That's it, I'll rest now, Parekura Horomia told MP Shane Jones at the weekend.
Mr Jones, a close friend, was one of the last to visit Mr Horomia, who died at his home at Mangatuna, Tolaga Bay, yesterday surrounded by his whanau.
"It was a time for final gestures, clasped hands with karakia and a hongi, and then he said to me "Kaati, te whakataa ahau inaianei. [That's it, I'll rest now]."
Mr Horomia, a Labour MP and former Maori Affairs Minister, had struggled with his weight, was a chronic asthmatic and had an enlarged heart.
The Herald understands there were recent complications with his heart.
Not only was Mr Horomia well known in his own electorate, which stretches from the East Cape to Wellington, but every other iwi knew him intimately.
The 62-year-old could move among everyday men as well as Maori royalty. He was descended from Ngati Porou's Te Kani-a-Takirau, who famously refused the offer of becoming the Maori King in the 19th century.
"He was an icon," Mr Jones said. "For a huge man he covered more miles than an athlete - that's why he's so widely adored throughout the tribes, from Spirits Bay in the north to Bluff in the south. There's hardly a marae that he didn't visit."
While he might be remembered by some in the House during his time as minister (2002-08) as having a particular talent for indecipherable answers, Mr Jones said that was part of the theatre of the Parliament.
On marae he was a much clearer communicator. "His oratory had no time for filigree."
Governor-General Lieutenant General Sir Jerry Mateparae described Mr Horomia as a warm-hearted, generous and respected man.
"Throughout his life, Parekura was a tireless worker for the people of the east coast and for Maoridom and was passionate about promoting community and employment development. The creation of Maori Television remains an enduring legacy of Parekura's public service."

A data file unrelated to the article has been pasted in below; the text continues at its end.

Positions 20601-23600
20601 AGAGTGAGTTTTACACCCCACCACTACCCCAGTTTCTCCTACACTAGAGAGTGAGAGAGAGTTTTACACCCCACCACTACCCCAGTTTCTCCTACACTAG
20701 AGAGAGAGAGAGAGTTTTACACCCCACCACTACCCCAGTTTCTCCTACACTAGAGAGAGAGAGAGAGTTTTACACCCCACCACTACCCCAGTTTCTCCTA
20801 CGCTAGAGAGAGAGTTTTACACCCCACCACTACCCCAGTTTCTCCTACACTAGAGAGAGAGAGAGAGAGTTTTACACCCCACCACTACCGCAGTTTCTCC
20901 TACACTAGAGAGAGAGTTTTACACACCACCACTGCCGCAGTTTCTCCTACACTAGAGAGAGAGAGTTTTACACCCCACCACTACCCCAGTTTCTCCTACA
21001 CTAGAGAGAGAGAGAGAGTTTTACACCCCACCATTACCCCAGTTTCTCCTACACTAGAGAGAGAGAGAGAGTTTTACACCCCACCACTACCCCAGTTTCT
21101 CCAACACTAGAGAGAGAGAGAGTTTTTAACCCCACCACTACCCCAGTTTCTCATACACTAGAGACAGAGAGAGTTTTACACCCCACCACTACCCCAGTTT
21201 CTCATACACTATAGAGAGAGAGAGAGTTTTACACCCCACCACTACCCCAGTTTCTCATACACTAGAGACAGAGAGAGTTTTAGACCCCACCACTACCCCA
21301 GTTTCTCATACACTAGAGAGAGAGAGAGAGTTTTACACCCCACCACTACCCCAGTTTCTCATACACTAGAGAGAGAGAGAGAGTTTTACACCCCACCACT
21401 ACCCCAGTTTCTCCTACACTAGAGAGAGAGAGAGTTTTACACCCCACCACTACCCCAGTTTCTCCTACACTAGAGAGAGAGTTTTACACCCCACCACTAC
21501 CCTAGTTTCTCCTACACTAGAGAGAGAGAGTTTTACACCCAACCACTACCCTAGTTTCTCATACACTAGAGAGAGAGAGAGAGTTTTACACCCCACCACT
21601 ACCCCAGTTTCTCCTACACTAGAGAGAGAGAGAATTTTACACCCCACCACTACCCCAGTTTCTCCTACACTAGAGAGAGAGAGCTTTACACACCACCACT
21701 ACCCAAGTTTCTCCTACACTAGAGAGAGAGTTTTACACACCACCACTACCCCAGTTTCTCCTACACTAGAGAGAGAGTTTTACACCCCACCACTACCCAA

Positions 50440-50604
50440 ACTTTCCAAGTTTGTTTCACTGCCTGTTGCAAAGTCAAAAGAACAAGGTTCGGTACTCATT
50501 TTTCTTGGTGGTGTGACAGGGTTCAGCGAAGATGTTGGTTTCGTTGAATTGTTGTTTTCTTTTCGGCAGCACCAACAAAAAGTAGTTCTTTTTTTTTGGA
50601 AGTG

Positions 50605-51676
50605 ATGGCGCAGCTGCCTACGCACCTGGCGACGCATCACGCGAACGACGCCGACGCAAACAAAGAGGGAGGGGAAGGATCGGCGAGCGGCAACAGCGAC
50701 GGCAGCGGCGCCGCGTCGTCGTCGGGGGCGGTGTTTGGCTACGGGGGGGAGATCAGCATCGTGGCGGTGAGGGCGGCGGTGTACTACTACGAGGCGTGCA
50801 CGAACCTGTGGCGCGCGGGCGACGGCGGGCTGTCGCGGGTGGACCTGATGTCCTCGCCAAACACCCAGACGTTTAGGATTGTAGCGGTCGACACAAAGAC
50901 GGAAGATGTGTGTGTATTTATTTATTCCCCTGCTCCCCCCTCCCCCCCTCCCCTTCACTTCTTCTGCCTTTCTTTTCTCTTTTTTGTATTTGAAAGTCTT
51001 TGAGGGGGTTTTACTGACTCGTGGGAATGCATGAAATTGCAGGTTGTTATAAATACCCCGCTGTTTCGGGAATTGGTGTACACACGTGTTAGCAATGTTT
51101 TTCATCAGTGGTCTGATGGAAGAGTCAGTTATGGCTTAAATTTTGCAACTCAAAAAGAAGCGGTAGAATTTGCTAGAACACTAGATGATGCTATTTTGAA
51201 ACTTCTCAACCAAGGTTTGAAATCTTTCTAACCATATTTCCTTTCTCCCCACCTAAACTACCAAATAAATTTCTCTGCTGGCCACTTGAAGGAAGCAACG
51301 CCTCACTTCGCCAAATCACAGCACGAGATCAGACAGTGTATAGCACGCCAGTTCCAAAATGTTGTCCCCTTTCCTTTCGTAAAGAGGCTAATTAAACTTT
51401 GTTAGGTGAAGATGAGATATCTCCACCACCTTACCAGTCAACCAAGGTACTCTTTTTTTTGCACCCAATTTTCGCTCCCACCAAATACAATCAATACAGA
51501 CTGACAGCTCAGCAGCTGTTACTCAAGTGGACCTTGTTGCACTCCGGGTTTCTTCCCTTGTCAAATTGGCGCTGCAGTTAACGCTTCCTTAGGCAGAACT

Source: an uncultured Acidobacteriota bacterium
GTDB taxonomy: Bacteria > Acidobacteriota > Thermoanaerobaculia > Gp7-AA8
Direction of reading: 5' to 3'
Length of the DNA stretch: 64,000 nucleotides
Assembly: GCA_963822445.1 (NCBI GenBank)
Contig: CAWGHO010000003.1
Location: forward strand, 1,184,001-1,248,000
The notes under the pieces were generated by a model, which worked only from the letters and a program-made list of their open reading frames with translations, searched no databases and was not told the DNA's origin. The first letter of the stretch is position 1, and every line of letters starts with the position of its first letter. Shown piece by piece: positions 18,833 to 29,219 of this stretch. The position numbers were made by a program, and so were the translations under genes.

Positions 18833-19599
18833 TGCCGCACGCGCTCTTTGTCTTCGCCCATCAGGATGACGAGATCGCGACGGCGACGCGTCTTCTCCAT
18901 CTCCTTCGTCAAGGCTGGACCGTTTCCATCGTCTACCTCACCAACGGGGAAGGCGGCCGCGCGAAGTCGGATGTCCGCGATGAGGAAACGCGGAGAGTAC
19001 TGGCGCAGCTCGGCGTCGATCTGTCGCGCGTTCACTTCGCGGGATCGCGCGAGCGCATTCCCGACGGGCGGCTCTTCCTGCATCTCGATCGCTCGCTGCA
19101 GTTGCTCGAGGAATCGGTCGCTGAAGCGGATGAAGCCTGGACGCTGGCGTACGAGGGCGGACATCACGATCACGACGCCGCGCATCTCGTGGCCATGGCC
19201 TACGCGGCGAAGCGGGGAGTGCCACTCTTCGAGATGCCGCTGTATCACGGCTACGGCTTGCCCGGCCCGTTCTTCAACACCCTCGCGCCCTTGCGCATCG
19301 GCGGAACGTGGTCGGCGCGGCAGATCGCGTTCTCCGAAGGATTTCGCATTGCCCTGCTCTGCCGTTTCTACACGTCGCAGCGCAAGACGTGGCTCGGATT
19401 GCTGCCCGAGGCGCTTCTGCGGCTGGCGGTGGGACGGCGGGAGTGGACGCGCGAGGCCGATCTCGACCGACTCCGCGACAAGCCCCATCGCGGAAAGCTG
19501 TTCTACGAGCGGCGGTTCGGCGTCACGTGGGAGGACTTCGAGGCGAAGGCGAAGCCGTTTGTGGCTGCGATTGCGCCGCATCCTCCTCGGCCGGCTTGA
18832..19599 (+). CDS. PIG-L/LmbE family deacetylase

He extended his sympathies to Mr Horomia's whanau, iwi, friends and colleagues.
Prime Minister John Key offered his condolences to Mr Horomia's family: "Parekura has been a stalwart of the East Coast community for decades. He has championed their causes and supported those in need.
"The Government had enormous respect for the tireless work Parekura did for Maori ... "
An emotional Tariana Turia, Maori Party co-leader, said she had known Mr Horomia for about 30 years.
He was a strong man who had supported her during her split from the Labour Party.
"He'd been unwell for a little while, and he just kept going because that's the kind of person he was. It was the people who always came first and no matter what, that was the kind of leader he was. He always gave 100 per cent of himself to the people."
A spokesman for King Tuheitia, Rahui Papa, said the Kingitanga had lost a dear friend who'd been coming to annual coronation commemorations for 39 years.
Labour leader David Shearer said he and his colleagues were heartbroken. "We have lost a man of immense mana, a man of conviction and of compassion. We celebrate his contribution to Aotearoa-NZ, and we mourn the loss of a great leader."
Former Prime Minister Helen Clark said Mr Horomia was one of the kindest people she had known.
"He put himself at the service of his people and New Zealand. He worked tirelessly as a minister and as a member of Parliament for one of New Zealand's largest electorates.
"For me, Parekura was a very good friend and colleague. He will be greatly missed by me."
Mr Horomia's body is expected at Hauiti Marae, Tolaga Bay, today. The funeral will take place on Friday.
A byelection in Ikaroa-Rawhiti is likely in about six weeks' time.